Lions

There are two new regal ladies at Riverbanks Zoo and they’re quite popular already.  Here’s Micah Rumsey with Mammal Curator John Davis to see how the lionesses are acclimating to their new habitat.

Micah: Welcome back to another edition of Wild Encounters. I’m here with John, the Curator of Mammals, and we’re talking lions, one of everyone’s favorite animals and we have two brand new lions here at Riverbanks Zoo. Tell us about them.

John: Yeah, we’re real pleased to announce the arrival of our two new female lions. Their names are Lindelani and Thabisa. They’re about two and a half years old. They’ve been adjusting and acclimating to their new exhibit and you can see they’re doing really well.

Micah: And what does that process look like of getting them here to the zoo and then getting them comfortable with their environment?

John: You know, back in February, we had an unfortunate situation with the loss of our 16 year old female lion Brynn. Lions are very social and that left our 12 year old male Zuri alone. So we rallied quickly and contacted the species survival plan and they had an answer for us. We prepared the transfer and brought these animals all the way from a zoo in Texas. So after they arrived here, we’re learning about them, they’re learning about us, and we want to make sure we acclimate them slowly and carefully and move at their pace. But luckily, they’re moving right along with us and you see they’ve adjusted very well.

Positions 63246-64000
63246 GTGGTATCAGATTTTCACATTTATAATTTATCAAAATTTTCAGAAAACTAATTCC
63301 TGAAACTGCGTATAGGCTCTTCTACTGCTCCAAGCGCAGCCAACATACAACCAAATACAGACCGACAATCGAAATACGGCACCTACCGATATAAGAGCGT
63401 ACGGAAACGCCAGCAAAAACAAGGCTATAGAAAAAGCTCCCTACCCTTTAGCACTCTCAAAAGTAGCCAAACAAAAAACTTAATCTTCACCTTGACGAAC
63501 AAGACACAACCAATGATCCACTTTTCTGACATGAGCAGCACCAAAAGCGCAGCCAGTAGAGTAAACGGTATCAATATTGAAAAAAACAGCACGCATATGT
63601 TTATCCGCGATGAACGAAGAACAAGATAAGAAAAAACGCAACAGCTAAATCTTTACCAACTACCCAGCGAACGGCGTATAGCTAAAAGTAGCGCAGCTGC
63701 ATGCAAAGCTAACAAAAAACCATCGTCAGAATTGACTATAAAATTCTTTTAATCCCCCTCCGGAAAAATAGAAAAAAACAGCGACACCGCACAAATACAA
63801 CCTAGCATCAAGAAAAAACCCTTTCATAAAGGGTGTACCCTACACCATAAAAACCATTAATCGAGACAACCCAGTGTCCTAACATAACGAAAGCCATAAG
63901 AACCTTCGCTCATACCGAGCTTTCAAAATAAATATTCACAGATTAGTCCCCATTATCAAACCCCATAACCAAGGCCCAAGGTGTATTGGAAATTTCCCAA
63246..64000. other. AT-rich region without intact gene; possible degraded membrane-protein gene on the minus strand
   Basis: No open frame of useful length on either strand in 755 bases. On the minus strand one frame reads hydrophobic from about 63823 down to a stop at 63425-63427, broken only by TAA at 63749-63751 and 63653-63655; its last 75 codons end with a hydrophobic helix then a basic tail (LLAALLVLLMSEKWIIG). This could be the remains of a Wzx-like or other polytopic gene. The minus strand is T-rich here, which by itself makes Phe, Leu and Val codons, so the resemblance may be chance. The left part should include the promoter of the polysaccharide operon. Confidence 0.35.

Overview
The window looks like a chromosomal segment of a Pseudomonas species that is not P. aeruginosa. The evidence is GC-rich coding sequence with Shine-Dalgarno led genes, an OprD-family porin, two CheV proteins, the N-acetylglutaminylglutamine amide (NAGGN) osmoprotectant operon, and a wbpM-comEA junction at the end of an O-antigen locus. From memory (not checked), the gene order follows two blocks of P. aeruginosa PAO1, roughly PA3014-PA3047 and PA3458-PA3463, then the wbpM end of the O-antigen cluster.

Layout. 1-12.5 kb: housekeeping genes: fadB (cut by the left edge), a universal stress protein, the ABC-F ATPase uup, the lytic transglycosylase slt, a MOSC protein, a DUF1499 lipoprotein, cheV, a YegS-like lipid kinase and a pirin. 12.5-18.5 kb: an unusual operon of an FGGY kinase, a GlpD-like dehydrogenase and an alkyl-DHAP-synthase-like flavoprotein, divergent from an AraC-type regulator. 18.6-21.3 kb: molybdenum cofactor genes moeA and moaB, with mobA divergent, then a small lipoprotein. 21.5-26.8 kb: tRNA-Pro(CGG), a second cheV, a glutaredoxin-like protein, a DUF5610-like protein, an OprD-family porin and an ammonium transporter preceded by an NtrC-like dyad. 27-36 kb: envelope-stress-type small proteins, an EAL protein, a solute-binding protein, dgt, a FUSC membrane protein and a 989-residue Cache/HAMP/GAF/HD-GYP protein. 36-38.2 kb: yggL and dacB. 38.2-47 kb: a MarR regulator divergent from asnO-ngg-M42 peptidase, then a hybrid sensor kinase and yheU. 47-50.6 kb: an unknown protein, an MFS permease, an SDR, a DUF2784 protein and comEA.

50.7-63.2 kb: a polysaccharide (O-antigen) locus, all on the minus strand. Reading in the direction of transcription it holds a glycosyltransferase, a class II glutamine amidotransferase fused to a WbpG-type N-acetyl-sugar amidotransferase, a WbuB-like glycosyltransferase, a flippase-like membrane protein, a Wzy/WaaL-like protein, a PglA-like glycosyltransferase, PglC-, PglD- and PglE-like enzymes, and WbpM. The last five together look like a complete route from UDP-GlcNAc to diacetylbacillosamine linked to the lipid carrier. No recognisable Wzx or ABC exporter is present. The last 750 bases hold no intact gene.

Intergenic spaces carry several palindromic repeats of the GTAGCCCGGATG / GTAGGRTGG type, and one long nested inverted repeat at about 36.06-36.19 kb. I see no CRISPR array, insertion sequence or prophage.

Micah: And eventually, you do have that introduction of the two new females to the male. What does that process look like?

John: Yeah, that’s another big step for us that we’re preparing for. Now that the dust is settled, everybody’s at home and comfortable with their surroundings, then we move to another big step in introducing the male to our two new females. It’s a very fragile process. We move carefully. We start with just visual-olfactory where they can see and smell one another without touching and then we slowly move them carefully together but we always have a protective barrier in between just to make sure everybody is acting appropriately. Lions are, you know, vicious predators and if they become fearful and intimidated, it usually comes off as aggression. We want to make sure for the safety of everyone that we move at their pace to lead towards a safe introduction.

Micah: And right now, you have the females out during a certain time and the male out during a different time.

John: That’s right. They rotate so everybody gets time on exhibit. The females, they’re a big attraction. They’re very active so we have them out mostly during the day and then the male lion, Zuri, he comes out at night.

Micah: Alright, so make sure you come down here to Riverbanks Zoo. Check out the two new lions. They’re moving around right here behind us. I’m sure the morning probably a good time to come out and see them when they’re out moving around, so come check them out here at Riverbanks Zoo.

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